Finally, Delta agreed to produce responsive documents to the three of the four requests, contending as to the fourth that it was “unable to comply ... because it is not nor has ever been in possession of such documents.” Following Delta’s responses, Pelton filed a motion for terminating sanctions on the ground that Delta failed to respond fully without objections as mandated by the court’s order. The court ordered production within 20 days and also sanctioned Delta for $2,500.00. Delta responded that after diligent search it was still unable to comply with the fourth request, asking for copies of purchase orders. Delta explained that orders were mostly done by the telephone and thus there were no corresponding documents. Thereafter, Delta filed a notice of compliance with the court order and submitted a check in the amount of $2,500.00. Nonetheless, Pelton renewed its motion for terminating sanctions on the ground that Delta still failed to comply with the court’s order to provide documents without objections. After further discovery and consideration the court granted Pelton’s motion and terminated Delta’s answer and cross-complaint, dismissing it with prejudice. Subsequently, the trial court granted Pelton default judgment in the amount of $32,913.76. Delta appealed.
After reviewing the trial records, the Appellate Court called this case a “classic example of how not to conduct discovery (on the part of lawyers) or to manage discovery (on the part of the court).” The Court faced two issues: 1) whether it was abuse of discretion for the trial court to hear Pelton’s Motion to Compel and, if so, 2) whether such abuse was prejudicial.
Addressing the first, the Court reasoned that a party does not have a right to have a motion heard that was noticed after discovery cut off date. However, Code of Civil Procedure §2024.050 (a) provides the court with a power to hear upon a motion for leave to be heard closer to the initial trial date or to reopen discovery after a new trial date has been set. Such motion must be accompanied by a meet and confer declaration, and in exercising its discretion to grant or deny the motion the court must consider various factors, such as “[t]he necessity and the reasons for the discovery” and “[t]he diligence of the party seeking ... the hearing of a discovery motion, and the reasons that ... the discovery motion was not heard earlier.” Pelton-Shepherd, Supra, 165 Cal.App.4th at 1586-1587. (Citing Cal. Civ. Code § 2024.050, subd. (a) & (b) (1), (2).)
Pelton did not seek leave from court under Cal. Civ. Code § 2024.050 to reopen discovery so that its motion to compel may be heard and there was no indication that the trial court ever considered any of the above mentioned factors. Thus, the Court concluded, the trial court abused its discretion in hearing the motion to compel not accompanied by motion for leave to be heard closer to the initial trial date or to reopen discovery after a new trial date has been set.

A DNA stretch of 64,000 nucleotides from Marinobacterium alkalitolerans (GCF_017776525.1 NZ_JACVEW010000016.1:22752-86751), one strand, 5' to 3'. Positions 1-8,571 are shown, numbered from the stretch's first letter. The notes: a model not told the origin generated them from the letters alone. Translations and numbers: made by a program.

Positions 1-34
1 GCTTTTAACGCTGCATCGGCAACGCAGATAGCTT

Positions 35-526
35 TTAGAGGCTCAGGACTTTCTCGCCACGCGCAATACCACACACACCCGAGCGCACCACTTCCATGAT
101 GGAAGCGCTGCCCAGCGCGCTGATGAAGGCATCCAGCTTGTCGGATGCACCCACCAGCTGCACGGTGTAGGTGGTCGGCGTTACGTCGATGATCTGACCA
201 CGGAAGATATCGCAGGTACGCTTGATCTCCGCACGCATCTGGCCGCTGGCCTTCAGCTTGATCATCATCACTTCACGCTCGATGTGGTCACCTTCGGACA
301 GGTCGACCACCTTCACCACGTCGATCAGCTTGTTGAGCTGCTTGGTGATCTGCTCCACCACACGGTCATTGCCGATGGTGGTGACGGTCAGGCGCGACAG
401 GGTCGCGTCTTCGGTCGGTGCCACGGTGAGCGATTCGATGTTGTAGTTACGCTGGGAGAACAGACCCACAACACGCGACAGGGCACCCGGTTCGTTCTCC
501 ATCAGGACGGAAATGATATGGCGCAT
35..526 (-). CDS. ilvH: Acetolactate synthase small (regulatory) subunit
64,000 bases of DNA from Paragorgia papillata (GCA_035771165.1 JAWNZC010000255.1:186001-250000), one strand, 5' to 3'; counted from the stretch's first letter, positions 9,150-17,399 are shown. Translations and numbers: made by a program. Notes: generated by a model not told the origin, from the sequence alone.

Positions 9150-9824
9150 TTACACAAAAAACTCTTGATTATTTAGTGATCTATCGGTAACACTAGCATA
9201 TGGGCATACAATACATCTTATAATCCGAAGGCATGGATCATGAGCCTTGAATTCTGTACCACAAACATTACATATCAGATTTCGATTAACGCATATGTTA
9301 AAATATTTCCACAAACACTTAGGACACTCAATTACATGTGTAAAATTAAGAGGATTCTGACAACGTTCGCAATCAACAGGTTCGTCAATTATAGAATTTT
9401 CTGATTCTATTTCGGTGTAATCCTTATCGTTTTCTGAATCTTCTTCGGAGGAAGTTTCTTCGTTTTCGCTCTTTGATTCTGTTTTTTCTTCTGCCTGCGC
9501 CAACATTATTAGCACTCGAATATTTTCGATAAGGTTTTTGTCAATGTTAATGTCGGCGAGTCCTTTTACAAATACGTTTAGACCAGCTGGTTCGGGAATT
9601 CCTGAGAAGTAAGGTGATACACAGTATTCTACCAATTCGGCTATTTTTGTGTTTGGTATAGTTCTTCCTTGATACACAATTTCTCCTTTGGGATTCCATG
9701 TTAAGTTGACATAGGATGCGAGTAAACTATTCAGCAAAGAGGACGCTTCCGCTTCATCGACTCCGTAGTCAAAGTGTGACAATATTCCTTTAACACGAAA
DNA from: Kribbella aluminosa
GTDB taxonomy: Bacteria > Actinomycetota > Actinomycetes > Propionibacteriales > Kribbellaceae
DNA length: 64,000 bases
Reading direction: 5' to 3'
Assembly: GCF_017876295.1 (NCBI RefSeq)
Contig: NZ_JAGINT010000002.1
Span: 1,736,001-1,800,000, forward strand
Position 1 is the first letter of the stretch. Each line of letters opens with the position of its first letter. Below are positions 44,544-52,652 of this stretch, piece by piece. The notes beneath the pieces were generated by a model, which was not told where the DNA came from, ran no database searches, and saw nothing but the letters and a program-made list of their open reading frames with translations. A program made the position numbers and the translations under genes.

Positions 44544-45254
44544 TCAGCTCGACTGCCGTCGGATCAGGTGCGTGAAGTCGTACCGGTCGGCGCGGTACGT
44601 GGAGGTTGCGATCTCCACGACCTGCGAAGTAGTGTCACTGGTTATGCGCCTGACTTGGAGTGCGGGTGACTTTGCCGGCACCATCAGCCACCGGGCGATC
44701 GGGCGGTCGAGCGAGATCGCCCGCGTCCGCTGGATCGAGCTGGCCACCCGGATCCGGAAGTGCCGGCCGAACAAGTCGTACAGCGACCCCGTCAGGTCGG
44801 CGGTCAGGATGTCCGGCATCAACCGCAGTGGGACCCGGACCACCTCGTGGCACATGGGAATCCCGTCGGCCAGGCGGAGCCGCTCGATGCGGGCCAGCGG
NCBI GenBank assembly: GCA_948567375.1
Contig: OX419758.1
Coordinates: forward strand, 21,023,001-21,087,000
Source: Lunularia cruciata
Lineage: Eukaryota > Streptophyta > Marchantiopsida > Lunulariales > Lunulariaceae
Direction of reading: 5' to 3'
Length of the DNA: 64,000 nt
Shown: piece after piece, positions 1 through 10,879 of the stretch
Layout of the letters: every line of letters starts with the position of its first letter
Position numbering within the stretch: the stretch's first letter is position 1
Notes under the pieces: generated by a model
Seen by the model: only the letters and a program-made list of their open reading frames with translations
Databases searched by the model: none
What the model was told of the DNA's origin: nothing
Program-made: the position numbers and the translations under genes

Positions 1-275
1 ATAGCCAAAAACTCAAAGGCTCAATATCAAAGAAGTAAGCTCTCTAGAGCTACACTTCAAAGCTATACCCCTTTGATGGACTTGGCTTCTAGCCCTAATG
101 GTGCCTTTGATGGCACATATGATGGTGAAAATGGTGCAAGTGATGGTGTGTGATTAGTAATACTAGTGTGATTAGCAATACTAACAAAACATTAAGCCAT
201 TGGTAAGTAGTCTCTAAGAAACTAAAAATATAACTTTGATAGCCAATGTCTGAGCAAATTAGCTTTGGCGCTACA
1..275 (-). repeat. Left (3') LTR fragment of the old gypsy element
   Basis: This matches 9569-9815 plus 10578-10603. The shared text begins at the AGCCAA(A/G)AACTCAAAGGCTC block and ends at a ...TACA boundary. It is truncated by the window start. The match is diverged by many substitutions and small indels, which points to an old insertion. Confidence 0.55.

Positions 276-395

The Court next addressed the issue of whether such abuse of discretion was prejudicial to Delta. The Court stated that to resolve this issue it must answer the following question: “whether it is reasonably probable that a result more favorable to Delta would have been reached in the absence of the error.” Id at 1589. (Citing Cassim v. Allstate Ins. Co. (2004) 33 Cal.4th 780, 800-802)
The Court noted that the trial court’s decision to impose terminating sanction was based, at least partly, on its order entered on the motion to compel. The Court noted, however, that had the trial judge denied the motion to compel on procedural grounds, Pelton could have moved the court for leave to be heard or to reopen discovery. At which point the trial court would have to “consider (among other things) the reasons Pelton believed it needed those documents and Pelton’s diligence or lack of diligence in seeking the documents.” Id. The trial court would have looked at why did Pelton waited almost two years to propound the second set of requests for inspection and did so less than two months before the initial trial date. The trial court would also have looked at the reasons why Pelton needed the documents and the trial court would have noted the marginal relevance of the documents demanded by Pelton. Thus, the Court concluded, from the trial record it is reasonably probable that the trial court would not have reopened the discovery and therefore, would also not have imposed monetary and terminating sanctions on Delta. Therefore, the Court concluded trial court’s abuse of discretion was prejudicial to Delta.
The Court reversed the judgment instructing the trial court to vacate the order striking Delta’s answer and cross-complaint and imposition of monetary sanctions.1 The Court also permitted Delta to recover its costs on appeal.
1 In its unpublished opinion, the Court also discussed whether the trial court prejudicially abused its discretion in denying Delta’s motion for relief from the waiver of objections because Delta’s failure to timely respond to the inspection demands was the result of its attorney’s excusable neglect. The Court reasoned that due to the facts discussed above Delta’s attorney failure to respond to document requests was an excusable neglect and thus the trial court’s denial of Delta’s motion for relief from waiver of objections was an abuse of its discretion. Furthermore, the Court concluded that such abuse of discretion was prejudicial as it is reasonably probable that the court would have sustained Delta’s objections to document requests and denied the motion to compel.